A DUP minister has said she would not oppose an EU/UK deal on agri-food movement similar to the one the bloc has with Switzerland.
Stormont economy minister Diane Dodds she would not be against anything that offered “short-term relief” from recent Irish Sea trade disruption.
However, Mrs Dodds expressed doubt about whether the UK Government would sign up to such a deal, given it would require alignment with EU regulations.
The Ulster Unionist Party had voiced support for a Swiss-style deal amid mounting anger among Northern Ireland unionists at the economic barriers Brexit has created between the region and the rest of the UK.
The Swiss model has been suggested as way to ease disruption on Great Britain to Northern Ireland trade.
Under the terms of Brexit’s Northern Ireland Protocol, which ensures a free flowing border on the island of Ireland, the region has remained in the single market for goods.
That means products entering the region from Great Britain must comply with strict EU rules on animal and plant health.
Traders must now comply with a range of new processes and checks to ship animal-based food products and plants across the Irish Sea into Northern Ireland.
The agreement the EU has with Switzerland avoids such checks because the Swiss align their own regulations on animal and plant health with the bloc’s.
When the EU changes its rules, the Swiss change theirs to ensure continued alignment.
The DUP and UUP have called for the protocol to be scrapped in its entirety.
However, senior figures in both parties have identified a Swiss-style deal as means to address some the issues caused by the protocol while it continues to operate.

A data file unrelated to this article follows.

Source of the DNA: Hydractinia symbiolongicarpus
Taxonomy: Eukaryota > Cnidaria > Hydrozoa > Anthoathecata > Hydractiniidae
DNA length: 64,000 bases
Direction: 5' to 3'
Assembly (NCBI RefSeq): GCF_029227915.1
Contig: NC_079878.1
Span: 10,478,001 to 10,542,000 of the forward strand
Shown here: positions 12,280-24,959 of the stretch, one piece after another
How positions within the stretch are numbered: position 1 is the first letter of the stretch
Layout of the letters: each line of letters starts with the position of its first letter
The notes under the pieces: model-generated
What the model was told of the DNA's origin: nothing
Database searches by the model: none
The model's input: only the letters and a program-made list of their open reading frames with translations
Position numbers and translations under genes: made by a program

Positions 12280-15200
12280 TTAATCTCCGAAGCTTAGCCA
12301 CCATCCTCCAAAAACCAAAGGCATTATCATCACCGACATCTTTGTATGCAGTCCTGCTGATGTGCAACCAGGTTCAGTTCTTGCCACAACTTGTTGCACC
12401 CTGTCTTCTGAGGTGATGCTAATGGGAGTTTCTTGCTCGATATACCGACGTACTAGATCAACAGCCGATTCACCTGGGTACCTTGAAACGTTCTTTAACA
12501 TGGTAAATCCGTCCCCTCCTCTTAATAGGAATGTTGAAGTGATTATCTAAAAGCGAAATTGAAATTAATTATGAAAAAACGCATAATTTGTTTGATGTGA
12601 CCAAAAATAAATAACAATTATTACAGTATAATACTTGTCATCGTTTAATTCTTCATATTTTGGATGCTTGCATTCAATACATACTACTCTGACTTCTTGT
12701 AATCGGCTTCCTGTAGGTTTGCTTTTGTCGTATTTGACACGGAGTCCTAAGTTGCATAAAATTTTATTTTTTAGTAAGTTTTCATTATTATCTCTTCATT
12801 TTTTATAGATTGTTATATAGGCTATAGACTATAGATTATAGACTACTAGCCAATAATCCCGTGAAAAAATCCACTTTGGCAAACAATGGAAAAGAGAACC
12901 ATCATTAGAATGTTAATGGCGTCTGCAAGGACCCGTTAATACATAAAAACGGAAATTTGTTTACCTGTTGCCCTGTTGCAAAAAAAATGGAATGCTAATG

Mrs Dodds, a long-standing Brexiteer, said such a deal would result in the UK “slavishly” following EU rules.
However, she added: “I’m not against anything that will bring any short term relief. And I’m not against a Swiss style deal in and of itself.”
The minister said such an agreement would mean the whole of the UK would have to align with EU rules on animal health and plant safety.
“I didn’t think that that would be something that the Government would run with,” she told BBC Radio Ulster.
“And even if this Government did run with it, another government might not run with it.”
UUP leader Steve Aiken told Radio Ulster there was no contradiction in supporting a Swiss deal at the same time as campaigning for an end to the protocol.
“One of the things we should do is be looking at everything we can do to minimise what’s happening right now and if there’s going to be some form of recognition of agricultural produce that means that a large chunk of that Irish Sea border disappears, why wouldn’t you want to support that?” he asked.
“Let’s put Northern Ireland first, because that’s where the real impact is – it’s in our consumers, it’s in our agri-business.”